- Tous > Medicine Information and Evidence for Policy > Medicines Policy
- Tous > Medicine Access and Rational Use > Pricing
- Tous > Quality and Safety: Medicines > Quality Assurance
- Mots-clés > bioavailability
- Mots-clés > bioequivalence
- Mots-clés > bioequivalent generic products
- Mots-clés > generic drug policies
- Mots-clés > generic medicines
- Mots-clés > generic medicines/brand name medicines - comparative evaluation
- Mots-clés > generic substitution
- Mots-clés > safety
- Mots-clés > therapeutic efficacy
- Mots-clés > therapeutic equivalents - drugs
(2012; 5 pages)
Many generic drugs are now being prescribed and the trend is increasing. For example, in Austria, the number of all generics prescriptions has more than doubled from11% in 2000 to 23% in 2010. However, many myths and questions about generic drugs remain and information may be difficult to come by. It is therefore not surprising, as we have discovered in recent years, that even physicians and pharmacists are not always fully up to date in their understanding of generic drugs. Some of their questions centre on issues such as: are generic drugs really as good as the original; are we really dealing with an adequately tested, high quality medicinal product.
Today, generic drugs present an equally well-tolerated and efficacious alternative to established medicinal products, which contain well-known, rigorously tested active ingredients. An established originator product undergoes expensive and protracted development (up to 15 years) with inherently high preclinical and clinical research costs in order to be given market approval. The development of generic drugs, on the other hand, is relatively quick and inexpensive, which allows generic drugs to be sold at a distinctly cheaper price. This is due to the waiving of new preclinical and clinical studies, aside from some bioequivalence studies. Their lower price however should not be equated with "cheap quality". In fact, generic medicines undergo the same strict scrutiny by the European or national medicines authorities as reference products.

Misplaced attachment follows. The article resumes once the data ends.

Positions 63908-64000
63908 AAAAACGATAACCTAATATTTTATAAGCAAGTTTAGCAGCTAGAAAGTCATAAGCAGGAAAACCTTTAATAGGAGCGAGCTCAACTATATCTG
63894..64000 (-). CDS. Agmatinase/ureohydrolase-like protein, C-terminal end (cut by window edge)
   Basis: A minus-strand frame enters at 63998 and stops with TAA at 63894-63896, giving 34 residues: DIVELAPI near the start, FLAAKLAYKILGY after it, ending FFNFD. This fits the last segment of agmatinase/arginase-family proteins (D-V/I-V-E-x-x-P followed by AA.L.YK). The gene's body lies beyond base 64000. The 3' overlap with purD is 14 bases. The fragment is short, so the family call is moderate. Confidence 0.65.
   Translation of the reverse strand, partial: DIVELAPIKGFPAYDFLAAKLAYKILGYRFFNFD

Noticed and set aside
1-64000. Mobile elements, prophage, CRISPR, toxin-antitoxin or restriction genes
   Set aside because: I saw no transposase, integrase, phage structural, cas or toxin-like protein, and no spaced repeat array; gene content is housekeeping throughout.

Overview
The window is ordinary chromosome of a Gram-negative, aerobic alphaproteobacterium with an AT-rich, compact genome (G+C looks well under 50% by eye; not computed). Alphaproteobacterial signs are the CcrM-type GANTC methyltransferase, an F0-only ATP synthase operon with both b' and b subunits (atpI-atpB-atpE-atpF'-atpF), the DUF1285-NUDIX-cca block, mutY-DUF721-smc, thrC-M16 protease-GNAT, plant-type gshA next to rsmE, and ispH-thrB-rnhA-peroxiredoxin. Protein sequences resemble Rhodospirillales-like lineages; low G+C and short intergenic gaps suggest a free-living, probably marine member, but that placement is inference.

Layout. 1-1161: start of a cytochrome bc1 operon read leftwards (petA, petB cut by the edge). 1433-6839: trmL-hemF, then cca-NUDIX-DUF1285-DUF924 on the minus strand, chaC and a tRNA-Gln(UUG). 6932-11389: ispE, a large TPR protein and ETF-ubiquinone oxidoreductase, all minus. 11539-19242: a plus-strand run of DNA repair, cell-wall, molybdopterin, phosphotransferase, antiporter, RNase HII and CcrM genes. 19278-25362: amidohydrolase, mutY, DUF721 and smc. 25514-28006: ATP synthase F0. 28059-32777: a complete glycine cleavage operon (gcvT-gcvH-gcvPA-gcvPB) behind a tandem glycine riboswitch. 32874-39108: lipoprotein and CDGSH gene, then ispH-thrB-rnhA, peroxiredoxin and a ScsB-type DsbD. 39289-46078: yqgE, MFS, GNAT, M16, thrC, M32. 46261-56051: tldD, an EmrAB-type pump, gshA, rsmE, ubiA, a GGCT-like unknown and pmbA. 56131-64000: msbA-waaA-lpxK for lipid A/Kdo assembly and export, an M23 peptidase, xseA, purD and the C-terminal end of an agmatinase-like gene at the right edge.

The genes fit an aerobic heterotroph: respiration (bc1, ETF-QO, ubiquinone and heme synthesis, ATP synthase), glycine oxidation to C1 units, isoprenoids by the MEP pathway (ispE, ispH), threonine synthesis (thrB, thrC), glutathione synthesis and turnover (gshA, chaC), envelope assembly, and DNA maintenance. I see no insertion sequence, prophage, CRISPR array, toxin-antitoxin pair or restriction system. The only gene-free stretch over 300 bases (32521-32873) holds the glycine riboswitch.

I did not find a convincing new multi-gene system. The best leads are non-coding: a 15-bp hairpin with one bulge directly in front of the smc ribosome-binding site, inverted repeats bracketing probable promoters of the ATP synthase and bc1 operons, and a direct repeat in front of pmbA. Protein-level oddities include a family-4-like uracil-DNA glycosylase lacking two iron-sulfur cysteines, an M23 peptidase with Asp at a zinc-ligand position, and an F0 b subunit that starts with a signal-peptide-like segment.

At AGES PharmMed, the Austrian competent authority for marketing authorisation of human medicinal products, generic drugs are subjected to detailed assessment, during which the safety profile and efficacy data of the active substances, as well as the proof of bioequivalence, are thoroughly examined. This is also the case for all other national competent authorities of the EU and EMA. The Austrian Federal Office for Safety in Healthcare issues a marketing authorisation only if all legal and scientific requirements are fulfilled. This marketing authorisation validates the safety, efficacy, and quality of a generic drug.